If you read this blog yesterday, you know there is a day-long strike today in Chicago, an action organized by the Chicago Teachers Union to protest the draconian budgetary policies of Illinois Governor Bruce Rauner along with Mayor Rahm Emanuel’s school policies. In Illinois, the governor and legislature are still fighting about last year’s state budget, and the stalemate is crippling the Chicago Public Schools, institutions of higher learning like Chicago State University, and a host of social and medical services. For a profound and locally informed analysis, I urge you to read Rauner, Racism, and Budget Roulette by Rev. John H. Thomas, the former general minister and president of the United Church of Christ, and now at Chicago Theological Seminary.
Here is Rev. Thomas’s summary of the facts in Illinois: “The legislature and the Governor have failed to agree on a budget for months, leaving the state without an authorized spending plan. Few would argue with the fact that state finances, and in particular public employee pensions, are in dangerous straits. In a sane world the two sides would sit down and negotiate a financial plan that, while undoubtedly painful for both, might set the state on a road toward health and, in the meantime, protect services to the most vulnerable. But in Illinois we don’t live in a sane or just world. The governor arrived in Springfield determined to use the budget crisis as a way to gut the strength of organized labor. He refuses to honestly negotiate over the budget itself without placing demands for measures that would degrade the protections and rights that have enabled public employees to be lifted into the middle class. Whatever you might think of Rauner’s political enemy, state house leader and Chicago ward boss Mike Madigan, he’s at least using his legislative majority to block Rauner’s anti-union crusade.”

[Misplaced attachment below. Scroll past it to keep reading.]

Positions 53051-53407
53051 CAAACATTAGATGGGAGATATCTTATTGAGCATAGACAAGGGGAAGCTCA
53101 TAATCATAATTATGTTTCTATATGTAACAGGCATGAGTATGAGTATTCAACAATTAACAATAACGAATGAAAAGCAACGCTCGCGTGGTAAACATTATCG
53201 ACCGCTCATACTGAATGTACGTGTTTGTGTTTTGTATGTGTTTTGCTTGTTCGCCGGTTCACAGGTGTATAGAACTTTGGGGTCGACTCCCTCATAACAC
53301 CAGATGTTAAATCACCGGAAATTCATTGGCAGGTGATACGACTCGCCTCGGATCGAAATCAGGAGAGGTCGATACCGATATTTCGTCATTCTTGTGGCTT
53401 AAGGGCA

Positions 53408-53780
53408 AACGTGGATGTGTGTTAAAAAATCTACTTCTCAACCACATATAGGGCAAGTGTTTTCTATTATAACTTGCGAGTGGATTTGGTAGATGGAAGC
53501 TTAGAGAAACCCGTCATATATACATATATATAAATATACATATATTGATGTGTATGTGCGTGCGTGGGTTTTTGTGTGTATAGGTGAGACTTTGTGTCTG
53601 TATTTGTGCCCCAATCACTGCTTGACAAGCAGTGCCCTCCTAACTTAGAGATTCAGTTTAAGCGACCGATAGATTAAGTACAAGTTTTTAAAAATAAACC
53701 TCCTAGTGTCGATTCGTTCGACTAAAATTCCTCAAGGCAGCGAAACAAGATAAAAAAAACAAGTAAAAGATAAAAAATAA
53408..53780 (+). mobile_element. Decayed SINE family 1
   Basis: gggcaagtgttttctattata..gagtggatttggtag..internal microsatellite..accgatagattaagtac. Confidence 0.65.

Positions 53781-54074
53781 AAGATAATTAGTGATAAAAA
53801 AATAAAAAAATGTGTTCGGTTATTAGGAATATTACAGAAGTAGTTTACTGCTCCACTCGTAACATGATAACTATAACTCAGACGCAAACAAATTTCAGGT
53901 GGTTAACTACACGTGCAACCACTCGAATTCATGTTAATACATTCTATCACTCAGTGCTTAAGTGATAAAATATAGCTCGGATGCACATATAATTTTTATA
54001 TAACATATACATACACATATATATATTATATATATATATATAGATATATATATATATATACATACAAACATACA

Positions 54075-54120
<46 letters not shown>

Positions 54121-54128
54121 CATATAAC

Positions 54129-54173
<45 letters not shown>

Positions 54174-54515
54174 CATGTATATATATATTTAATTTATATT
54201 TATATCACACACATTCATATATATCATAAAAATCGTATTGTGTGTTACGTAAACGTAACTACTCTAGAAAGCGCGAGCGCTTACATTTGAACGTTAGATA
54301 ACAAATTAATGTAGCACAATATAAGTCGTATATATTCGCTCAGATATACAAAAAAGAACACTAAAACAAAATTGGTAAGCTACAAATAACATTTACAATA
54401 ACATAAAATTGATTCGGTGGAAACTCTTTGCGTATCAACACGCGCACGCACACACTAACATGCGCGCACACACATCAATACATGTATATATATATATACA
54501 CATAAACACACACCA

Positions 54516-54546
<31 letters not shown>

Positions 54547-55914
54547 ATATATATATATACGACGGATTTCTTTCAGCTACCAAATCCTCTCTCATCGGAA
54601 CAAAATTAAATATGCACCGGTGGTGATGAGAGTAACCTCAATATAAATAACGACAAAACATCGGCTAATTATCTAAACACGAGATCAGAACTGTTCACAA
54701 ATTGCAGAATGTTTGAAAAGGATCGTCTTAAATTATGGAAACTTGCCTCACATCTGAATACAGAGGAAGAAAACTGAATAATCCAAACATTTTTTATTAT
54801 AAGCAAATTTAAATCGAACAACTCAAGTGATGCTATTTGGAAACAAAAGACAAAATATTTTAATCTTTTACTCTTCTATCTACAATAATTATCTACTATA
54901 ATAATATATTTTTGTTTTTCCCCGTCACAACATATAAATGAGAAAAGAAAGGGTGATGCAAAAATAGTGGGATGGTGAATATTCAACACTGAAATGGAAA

Rev. Thomas describes the situation, “at Chicago State University on the far south side of Chicago, where students didn’t have a spring break and have now received notice, along with their professors and the rest of the staff to register their CSU keys for an inventory in anticipation of the school potentially running out of operating cash by the end of April. The cancelling of spring break was an attempt to accelerate the semester in order to enable students to get credit for their work before the likelihood of the school suspending activities. Now it appears that this truncated semester could be the last one for a while.”
This has, according to Rev. Thomas, a lot to do with race. “The student body at Chicago State is over 80% Black and Hispanic… The students at Chicago State come from many of the impoverished neighborhoods of the city where median household incomes are about 15% of those in the toney north shore suburbs where Rauner spent part of his high school years and where Blacks and Hispanics make up less than 5% of the population. In other words, if you are Black, Hispanic, poor and from the city, you are far more likely to be punished by the ideological crusade of a white governor who has lived in privilege all his life. Regardless of anyone’s intent, the impact of this is clear. Ironically, many of the Chicago Public School teachers who now face retirement uncertainty call Chicago State their alma mater.”
Rev. Thomas’s post is short, accessible, and profound. I urge you to read it as background for the stories you’ll surely read in the press over the weekend about today’s Chicago Teachers Union day-long strike. Rev. Thomas shares the story from a local perspective—its facts, and its heart and soul.